Springbrook National Park Camping Guide

Springbrook National Park is on Yugambeh Country. I acknowledge the Traditional Custodians of this area and their connection to Country, and pay my respects to their Elders past and present.

The Gold Coast Hinterland boasts a number of spectacular national parks full of rainforests, waterfalls, rocky plateaus, winding creeks and valleys, and abundant wildlife.

Pick any of the national parks, from Lamington, Tamborine to Springbrook, and you’re going to have an awesome time hiking and camping!

READ MORE: A Guide to Waterfall Hikes at Springbrook
Purlingbrook Falls, Springbrook National Park


There’s plenty of commercial camping around the Gold Coast Hinterland but I really like to stay in national parks.

Springbrook National Park is only about an hour from the Gold Coast, making it a very popular spot for escaping the urban sprawl. There’s only one spot where you can camp here, and that’s at the Settlement camping area.


It’s a small campground with only 11 individual sites along a single access road that is sealed all the way, ideal for smaller cars. In late January, it was a little too popular for our liking but being so close to the Gold Coast, you can’t really expect to have it all to yourself.

The sites in the campground vary from grassy to compact dirt, and some sites are fairly slope-y (especially the first three as you enter the campground).

As with all national parks in Queensland, you need to pre-book your campsite at Springbrook.

You can no longer choose a specific site. I’m not sure why they’ve done that, I’m not really a fan. If I have to pre-book my camp spot, I’d prefer to book a specific one. That way I can rock up whenever I want instead of being stuck with the last one available.

Camping at Springbrook National Park
Site #7 (all site markings have been removed now): Not a huge amount of privacy but enough to feel comfortable for a long weekend

What’s really nice about the Settlement camping area is that impressive Purling Brook Falls, including the 4km loop walk, is close by. It’s nice to not have to drive to do a hike.

There are a couple of other walks in Springbrook but you’ll need to hop into your car to access those.

There are no showers at Springbrook and only hybrid compost toilets but I found them very clean and not smelly – always a bonus!

The Springbrook campground also serves as the endpoint for the Gold Coast Hinterland Great Walk so there were quite a few cars parked in the carpark, waiting for people to finish their 3-day hike. One of these days I’ll join them!

And since the campground is on the Springbrook plateau, it’s also a bit cooler here. We camped here in late January and the temperatures were really pleasant in the mid-20s, quite a few degrees cooler than in the valley.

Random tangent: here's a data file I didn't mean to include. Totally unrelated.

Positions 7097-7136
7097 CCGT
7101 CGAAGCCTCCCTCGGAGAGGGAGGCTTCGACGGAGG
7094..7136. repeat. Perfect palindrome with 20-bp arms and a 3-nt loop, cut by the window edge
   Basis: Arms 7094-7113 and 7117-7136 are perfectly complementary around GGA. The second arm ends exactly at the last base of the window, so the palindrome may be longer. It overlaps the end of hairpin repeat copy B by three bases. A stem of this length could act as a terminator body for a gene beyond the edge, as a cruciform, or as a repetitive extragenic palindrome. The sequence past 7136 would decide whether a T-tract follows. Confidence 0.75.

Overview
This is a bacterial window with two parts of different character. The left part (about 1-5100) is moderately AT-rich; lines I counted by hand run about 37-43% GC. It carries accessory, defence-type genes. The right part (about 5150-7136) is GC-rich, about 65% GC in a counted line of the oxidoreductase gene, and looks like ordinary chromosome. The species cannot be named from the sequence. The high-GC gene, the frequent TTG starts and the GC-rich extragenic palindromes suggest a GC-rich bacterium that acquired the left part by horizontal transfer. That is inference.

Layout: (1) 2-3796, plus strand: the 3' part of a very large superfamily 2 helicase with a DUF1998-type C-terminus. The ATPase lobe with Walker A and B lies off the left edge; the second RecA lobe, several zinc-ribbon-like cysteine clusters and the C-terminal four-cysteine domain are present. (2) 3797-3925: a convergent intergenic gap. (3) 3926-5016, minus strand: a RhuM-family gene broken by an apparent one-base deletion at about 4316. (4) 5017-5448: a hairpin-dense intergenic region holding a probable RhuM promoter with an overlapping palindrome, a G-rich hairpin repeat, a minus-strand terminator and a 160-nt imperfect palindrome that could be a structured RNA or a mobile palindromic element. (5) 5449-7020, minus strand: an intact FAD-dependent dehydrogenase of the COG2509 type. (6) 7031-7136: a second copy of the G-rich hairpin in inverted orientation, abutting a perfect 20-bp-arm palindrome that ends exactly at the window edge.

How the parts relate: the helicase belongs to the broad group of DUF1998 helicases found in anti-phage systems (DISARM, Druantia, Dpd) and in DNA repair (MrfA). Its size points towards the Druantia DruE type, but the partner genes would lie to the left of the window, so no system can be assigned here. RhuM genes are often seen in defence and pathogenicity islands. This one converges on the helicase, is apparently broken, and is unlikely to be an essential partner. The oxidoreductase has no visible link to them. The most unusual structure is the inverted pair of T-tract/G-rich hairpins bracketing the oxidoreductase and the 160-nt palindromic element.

Another positive was the lack of mozzies, especially given the amount of rain we had while we were there. It’s on a plateau but the rainforest isn’t exactly far away – still, no mozzies in the campground that we noticed (and believe me, we notice if they’re there).

Road through the Settlement campground with individual sites branching off

One thing that’s a bit weird about camping at Springbrook though is how close the campground is to the surrounding residential areas and housing.

It’s situated right at the western edge of the national park. Since Springbrook has only been a national park for some 20 years, there’s “suburbia” just around the corner. So as you lie in your tent at night, you can hear dogs barking and cars coming home. It’s not a big deal, you just don’t feel very remote here.


PROS: Easily accessible (2WD); clean, hybrid compost toilets; small campground with individual sites (vehicle-based camping); most sites have shady areas; close to Purling Brook Falls and walking tracks; BBQ shelter with access to municipal water

CONS: Much busier than expected and on the backpacker trail (since it’s so close to the Gold Coast); no tables; first come first serve basis (can’t pre-book specific sites anymore); Sites 1-3 quite slope-y

COST: $7.25 pp/pn (2023); pre-bookings only

Not sure what the tents and mozzies mean? Check out my tents and mozzies guides.


Find more information about camping at Springbrook on Queensland Parks & Wildlife Service. There is also commercial camping in the Numinbah Valley through Adventure Trails. No idea if it’s any fun but check it out if you want to be near the Nerang River in the valley.

No matter where you camp, remember to do it responsibly.

If you’re keen to see some waterfalls and do some hiking, here’s my overview of short waterfalls hikes at Springbrook.


For a taste of bunya pines, summer cool and elevated views, Bunya Mountains National Park is a great spot for a long weekend camping. Hiking is one of my favourite (and obvious) activities there but here are a couple of other ideas as well.

If granite boulders and plenty shorter hikes are your thing, camping at Girraween might be a good option. It can get busy and hot though!

For more ideas in the Southeast, have a look at my 14 favourite camping spots near Brisbane.

Camping options at Springbrook National Park

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